Move the pieces to the pan, leaving them on the baking paper and spray them with a little bit of water. *You can also sprinkle some sesame seeds on the tops to add a very nice roasted flavor.
Place in the oven, taking the bread out two more times, within the first five minutes, to spray them with more water.
Let bake for about 10-12 more minutes, until the tops become golden brown.
Remove the loaves and let them cool on a wire rack.
Smather with butter and enjoy!

 

Chickpea Curry Pilaf Recipe

I am always amazed how my wife can get 12 hours of work out of six people when she arranges a company work day for our staff. Sometimes, half the people she expects actually show up ready to work. But she quickly performs a little administrative magic and makes it all work. My wife, on the other hand, is equally impressed by my ability to combine ingredients and come up with delicious-tasting dish almost every time. Here’s to individual strengths! Ching! Ching! The other day was no exception.

Chickpea Curry Rice Pilaf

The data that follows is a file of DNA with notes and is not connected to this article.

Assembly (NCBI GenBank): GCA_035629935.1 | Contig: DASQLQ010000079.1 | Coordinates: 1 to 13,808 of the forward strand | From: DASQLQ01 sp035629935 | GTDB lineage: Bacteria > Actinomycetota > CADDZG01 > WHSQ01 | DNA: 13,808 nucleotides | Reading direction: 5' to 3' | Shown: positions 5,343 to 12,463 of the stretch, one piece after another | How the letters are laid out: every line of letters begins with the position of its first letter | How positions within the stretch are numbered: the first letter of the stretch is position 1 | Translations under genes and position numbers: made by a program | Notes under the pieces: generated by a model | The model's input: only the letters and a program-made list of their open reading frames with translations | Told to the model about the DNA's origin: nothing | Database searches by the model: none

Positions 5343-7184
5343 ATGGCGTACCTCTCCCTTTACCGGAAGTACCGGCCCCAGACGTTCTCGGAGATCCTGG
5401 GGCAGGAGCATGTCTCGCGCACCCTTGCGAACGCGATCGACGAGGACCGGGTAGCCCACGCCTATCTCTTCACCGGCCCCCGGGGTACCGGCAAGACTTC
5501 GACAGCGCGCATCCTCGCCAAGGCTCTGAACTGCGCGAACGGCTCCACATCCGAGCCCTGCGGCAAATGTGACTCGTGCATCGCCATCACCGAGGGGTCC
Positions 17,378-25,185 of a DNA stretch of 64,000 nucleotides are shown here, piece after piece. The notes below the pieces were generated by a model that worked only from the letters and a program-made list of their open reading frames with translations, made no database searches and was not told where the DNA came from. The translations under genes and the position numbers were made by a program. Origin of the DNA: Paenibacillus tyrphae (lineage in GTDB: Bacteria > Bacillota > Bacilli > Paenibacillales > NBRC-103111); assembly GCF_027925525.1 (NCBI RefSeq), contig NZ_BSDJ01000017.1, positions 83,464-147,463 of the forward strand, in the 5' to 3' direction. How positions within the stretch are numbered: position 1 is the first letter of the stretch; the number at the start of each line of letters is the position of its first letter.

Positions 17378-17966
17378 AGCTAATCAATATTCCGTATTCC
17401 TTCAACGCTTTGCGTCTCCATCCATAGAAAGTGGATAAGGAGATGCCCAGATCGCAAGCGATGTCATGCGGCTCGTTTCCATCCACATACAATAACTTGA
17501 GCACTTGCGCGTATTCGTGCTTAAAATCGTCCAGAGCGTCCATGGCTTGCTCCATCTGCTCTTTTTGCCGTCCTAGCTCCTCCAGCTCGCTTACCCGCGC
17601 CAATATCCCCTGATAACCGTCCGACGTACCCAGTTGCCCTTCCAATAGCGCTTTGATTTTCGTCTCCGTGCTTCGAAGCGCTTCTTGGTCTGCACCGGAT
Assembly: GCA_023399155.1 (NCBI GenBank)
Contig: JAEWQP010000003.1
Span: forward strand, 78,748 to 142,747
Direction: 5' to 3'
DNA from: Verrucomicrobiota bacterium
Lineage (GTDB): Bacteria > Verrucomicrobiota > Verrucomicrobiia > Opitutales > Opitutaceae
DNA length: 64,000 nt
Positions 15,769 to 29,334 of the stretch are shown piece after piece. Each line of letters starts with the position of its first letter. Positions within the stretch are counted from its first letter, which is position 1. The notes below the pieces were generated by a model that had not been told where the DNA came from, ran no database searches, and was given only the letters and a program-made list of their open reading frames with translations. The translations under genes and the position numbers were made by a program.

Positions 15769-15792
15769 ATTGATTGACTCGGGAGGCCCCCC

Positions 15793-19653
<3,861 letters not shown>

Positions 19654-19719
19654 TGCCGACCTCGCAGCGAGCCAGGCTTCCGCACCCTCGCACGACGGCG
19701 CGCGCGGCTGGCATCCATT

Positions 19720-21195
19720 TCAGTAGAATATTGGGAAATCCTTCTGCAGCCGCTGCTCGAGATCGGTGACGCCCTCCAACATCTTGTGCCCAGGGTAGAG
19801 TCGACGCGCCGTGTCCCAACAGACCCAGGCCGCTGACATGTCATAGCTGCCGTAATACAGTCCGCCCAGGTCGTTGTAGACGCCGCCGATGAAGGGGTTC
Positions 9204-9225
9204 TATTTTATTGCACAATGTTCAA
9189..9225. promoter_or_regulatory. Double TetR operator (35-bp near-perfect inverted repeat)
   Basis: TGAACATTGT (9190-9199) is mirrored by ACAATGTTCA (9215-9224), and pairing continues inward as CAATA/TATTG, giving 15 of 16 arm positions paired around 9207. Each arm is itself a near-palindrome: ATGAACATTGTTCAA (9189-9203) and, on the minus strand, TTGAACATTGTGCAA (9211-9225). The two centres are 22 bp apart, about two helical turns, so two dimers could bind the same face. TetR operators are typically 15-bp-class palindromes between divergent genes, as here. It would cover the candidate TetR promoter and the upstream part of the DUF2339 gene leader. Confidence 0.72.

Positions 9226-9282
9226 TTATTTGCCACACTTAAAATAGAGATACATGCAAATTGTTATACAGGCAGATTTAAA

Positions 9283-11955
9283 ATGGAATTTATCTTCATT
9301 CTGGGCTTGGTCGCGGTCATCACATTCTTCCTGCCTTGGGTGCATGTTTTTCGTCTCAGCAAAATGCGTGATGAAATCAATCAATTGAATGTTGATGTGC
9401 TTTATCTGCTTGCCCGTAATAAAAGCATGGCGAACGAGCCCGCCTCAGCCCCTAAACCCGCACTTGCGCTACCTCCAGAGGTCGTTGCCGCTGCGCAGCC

Chickpea Curry Rice Pilaf

It was a Tuesday – Nothing special about that. It just adds to the drama – and we were expecting lunch聽 guests, but I had no time to buy groceries, and our cupboards were bare. So I dove in deep to see what I could put together. Now, both times I had been to India I don’t think I tasted a rice and chickpea dish. But somehow it just seemed right. So a opened up a can of chickpeas and threw them into the pot with the rice and WHAM!

After a little post-discovery research, I discovered that chickpea pilaf is already a common dish in middle eastern or arabic countries. Here is a common recipe I found on the Washington Post site. Even Oprah shares her favorite pilaf recipe! Wow! I am so privileged. And below is how I made my own pilaf creation, what I call ‘Chickpea Curry Pilaf.